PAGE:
Pasture and Forage Minute: Hunting Rights with Land Leases, Fall Thistle Control

Hunter with German shorthaired pointers in field
In crop and pasture land leases, hunting rights default to the tenant unless otherwise stipulated in a verbal or written agreement.

Pasture and Forage Minute: Hunting Rights with Land Leases, Fall Thistle Control

Hunting Rights and Land Leases

By Shannon Sand

With the volatility in the markets, some producers may be asking what optional income opportunities are available to them. One of the things some producers have been thinking about is hunting. The question for those leasing is who has the hunting rights.

For a written cropland or pasture lease, you can specify who has hunting rights. If the written lease does not reserve hunting rights to the landlord either directly or indirectly, then the hunting rights would go to the tenant for the duration of the lease.

If the cropland lease is unwritten, then tenant would have the hunting rights unless the parties have a different agreement. This falls under the general notion that in the absence of explicit limitations, the tenant would have full rights to use the land to the exclusion of all others, including the landlord during the term of the lease. This can surprise some landowners who believe the landlord automatically retains many property rights that, in fact, go to the tenant.

Fall Thistle Control

By Jerry Volesky

Did you spray thistles this past spring and summer? If so, it would be a good idea to revisit those areas as there are likely some remaining or new growth that has occurred. Although harvest is upon us, October and early November is a key time to control thistles in pastures. There are several biennial thistles, but musk, plumeless, Scotch and bull thistles are our most problematic. Biennials require portions of two growing seasons to flower/reproduce. They develop from seed the first season into a flat rosette. When trying to control biennial thistles, destruction of rosettes prior to flowering (bolting) is an effective means of preventing seed formation and subsequent spread.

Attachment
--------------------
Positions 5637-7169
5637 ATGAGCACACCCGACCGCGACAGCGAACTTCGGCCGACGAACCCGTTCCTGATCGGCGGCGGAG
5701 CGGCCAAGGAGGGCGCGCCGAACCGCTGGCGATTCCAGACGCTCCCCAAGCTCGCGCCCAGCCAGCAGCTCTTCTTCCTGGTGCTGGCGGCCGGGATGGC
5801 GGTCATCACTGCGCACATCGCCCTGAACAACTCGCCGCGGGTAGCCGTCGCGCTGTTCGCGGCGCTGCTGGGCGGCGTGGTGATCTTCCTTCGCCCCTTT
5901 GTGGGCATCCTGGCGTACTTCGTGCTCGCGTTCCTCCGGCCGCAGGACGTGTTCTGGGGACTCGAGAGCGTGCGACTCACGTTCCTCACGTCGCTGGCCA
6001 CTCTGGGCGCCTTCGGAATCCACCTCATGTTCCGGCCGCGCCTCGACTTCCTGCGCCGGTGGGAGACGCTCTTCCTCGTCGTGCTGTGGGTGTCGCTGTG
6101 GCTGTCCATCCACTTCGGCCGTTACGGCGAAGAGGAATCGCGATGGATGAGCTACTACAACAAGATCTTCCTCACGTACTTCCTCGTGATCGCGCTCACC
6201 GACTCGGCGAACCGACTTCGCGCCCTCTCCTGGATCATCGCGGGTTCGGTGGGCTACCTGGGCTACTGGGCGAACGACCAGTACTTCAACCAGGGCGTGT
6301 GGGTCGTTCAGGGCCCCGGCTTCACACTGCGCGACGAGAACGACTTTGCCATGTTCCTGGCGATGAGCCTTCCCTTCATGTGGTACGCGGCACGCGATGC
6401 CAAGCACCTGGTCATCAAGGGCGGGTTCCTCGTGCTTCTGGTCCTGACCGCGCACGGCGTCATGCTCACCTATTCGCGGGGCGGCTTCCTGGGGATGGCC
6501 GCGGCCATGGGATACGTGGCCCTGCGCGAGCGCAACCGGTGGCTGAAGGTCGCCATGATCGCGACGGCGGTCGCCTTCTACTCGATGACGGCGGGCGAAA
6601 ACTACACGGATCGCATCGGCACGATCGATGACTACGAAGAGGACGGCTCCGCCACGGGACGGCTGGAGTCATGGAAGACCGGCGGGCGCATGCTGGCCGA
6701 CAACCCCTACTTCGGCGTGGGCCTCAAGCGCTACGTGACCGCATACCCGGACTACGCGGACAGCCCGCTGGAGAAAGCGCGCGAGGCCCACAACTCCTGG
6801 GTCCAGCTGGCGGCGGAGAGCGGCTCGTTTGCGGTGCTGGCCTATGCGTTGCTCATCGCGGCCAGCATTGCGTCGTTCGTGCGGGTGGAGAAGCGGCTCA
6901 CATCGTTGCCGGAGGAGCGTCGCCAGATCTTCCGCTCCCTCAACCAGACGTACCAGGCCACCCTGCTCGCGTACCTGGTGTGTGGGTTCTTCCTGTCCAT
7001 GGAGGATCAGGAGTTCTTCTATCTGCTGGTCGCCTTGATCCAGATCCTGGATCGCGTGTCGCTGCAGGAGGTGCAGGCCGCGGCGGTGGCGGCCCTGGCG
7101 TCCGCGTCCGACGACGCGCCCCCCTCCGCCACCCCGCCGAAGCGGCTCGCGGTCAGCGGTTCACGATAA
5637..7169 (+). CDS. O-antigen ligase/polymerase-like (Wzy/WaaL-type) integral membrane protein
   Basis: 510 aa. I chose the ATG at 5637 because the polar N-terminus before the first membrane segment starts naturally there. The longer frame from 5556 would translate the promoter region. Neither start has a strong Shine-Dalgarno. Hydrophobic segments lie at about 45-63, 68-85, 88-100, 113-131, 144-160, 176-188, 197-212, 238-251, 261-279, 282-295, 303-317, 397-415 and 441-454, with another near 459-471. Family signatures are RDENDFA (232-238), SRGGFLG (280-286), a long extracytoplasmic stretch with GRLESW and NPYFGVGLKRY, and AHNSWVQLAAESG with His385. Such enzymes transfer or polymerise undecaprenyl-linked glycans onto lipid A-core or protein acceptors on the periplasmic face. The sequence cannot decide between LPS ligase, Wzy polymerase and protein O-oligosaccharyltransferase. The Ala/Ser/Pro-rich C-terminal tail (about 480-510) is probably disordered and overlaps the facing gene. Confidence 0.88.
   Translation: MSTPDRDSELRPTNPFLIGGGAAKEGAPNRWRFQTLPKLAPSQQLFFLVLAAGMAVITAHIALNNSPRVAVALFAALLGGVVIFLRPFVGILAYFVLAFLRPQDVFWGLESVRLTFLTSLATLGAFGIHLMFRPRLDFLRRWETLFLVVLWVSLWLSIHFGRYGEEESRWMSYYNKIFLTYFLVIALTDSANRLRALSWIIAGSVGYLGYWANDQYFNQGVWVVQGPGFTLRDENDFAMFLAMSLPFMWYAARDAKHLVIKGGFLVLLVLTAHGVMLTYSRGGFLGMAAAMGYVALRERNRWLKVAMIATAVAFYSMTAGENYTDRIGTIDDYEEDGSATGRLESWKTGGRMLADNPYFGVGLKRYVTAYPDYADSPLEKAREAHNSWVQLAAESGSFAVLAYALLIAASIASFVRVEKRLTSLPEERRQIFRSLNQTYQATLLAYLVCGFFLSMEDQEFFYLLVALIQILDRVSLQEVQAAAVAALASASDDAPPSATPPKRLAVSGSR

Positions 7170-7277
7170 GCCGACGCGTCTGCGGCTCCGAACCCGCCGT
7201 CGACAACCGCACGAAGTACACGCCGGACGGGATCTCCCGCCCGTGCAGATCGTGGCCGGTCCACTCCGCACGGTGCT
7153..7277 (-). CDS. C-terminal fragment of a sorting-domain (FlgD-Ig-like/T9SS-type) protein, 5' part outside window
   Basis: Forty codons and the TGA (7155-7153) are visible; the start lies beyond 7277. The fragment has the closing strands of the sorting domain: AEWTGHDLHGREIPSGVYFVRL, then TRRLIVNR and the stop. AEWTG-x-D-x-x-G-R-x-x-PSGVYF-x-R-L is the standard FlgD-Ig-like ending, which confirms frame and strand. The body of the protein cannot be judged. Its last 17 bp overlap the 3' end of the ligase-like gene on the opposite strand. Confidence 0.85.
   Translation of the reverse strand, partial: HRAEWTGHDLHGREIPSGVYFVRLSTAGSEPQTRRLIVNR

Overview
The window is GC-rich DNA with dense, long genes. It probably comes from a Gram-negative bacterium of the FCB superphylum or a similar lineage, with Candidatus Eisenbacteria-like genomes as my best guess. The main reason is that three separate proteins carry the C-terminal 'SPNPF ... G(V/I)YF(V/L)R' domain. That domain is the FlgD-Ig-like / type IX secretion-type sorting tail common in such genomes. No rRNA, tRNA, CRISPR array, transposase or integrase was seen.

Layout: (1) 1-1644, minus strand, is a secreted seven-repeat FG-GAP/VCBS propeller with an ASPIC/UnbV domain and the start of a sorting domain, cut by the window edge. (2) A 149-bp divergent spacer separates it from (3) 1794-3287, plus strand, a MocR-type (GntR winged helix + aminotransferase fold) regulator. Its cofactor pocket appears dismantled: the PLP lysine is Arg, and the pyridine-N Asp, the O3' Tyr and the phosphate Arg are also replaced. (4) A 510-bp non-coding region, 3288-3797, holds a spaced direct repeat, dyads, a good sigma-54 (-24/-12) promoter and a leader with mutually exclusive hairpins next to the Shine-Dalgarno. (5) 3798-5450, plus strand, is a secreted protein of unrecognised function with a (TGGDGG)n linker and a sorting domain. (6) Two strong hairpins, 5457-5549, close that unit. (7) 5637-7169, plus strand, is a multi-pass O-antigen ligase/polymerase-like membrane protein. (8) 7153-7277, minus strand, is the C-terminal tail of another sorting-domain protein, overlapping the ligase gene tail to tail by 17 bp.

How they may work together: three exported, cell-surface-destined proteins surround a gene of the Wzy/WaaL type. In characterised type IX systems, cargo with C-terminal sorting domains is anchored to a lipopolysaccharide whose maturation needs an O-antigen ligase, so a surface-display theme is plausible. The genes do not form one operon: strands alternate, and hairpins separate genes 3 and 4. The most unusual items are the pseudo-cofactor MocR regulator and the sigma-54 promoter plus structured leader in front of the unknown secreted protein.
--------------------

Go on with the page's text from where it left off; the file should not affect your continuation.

Another thistle to look out for is Canada thistle. Canada thistle is a creeping perennial that can be controlled with fall spraying, in conjunction with other management options in the spring. 

While in the rosette stage, thistles are more effectively controlled using herbicides. It is important to note that fall spraying of thistles is not a silver bullet and effective control often needs repeated applications. It will take several years of timely control before the soil seed bank is reduced. There are many herbicides labeled for thistle control. Take care when purchasing products and always read/follow label directions before use.    

GrazonNext® HL, Milestone®, Chaparral®, Graslan® L, Stinger®, Overdrive® and Tordon 22K® are all products that are labeled for use on biennial thistles, as well as Canada thistle. 2,4-D mixed with dicamba is also an effective option but should be sprayed when temperatures are warmer for the highest efficacy. When using Tordon 22K® or Graslan® L, both products are restricted use and contain picloram. Use extreme caution around other vegetation, especially trees, as both products will kill woody plants.  

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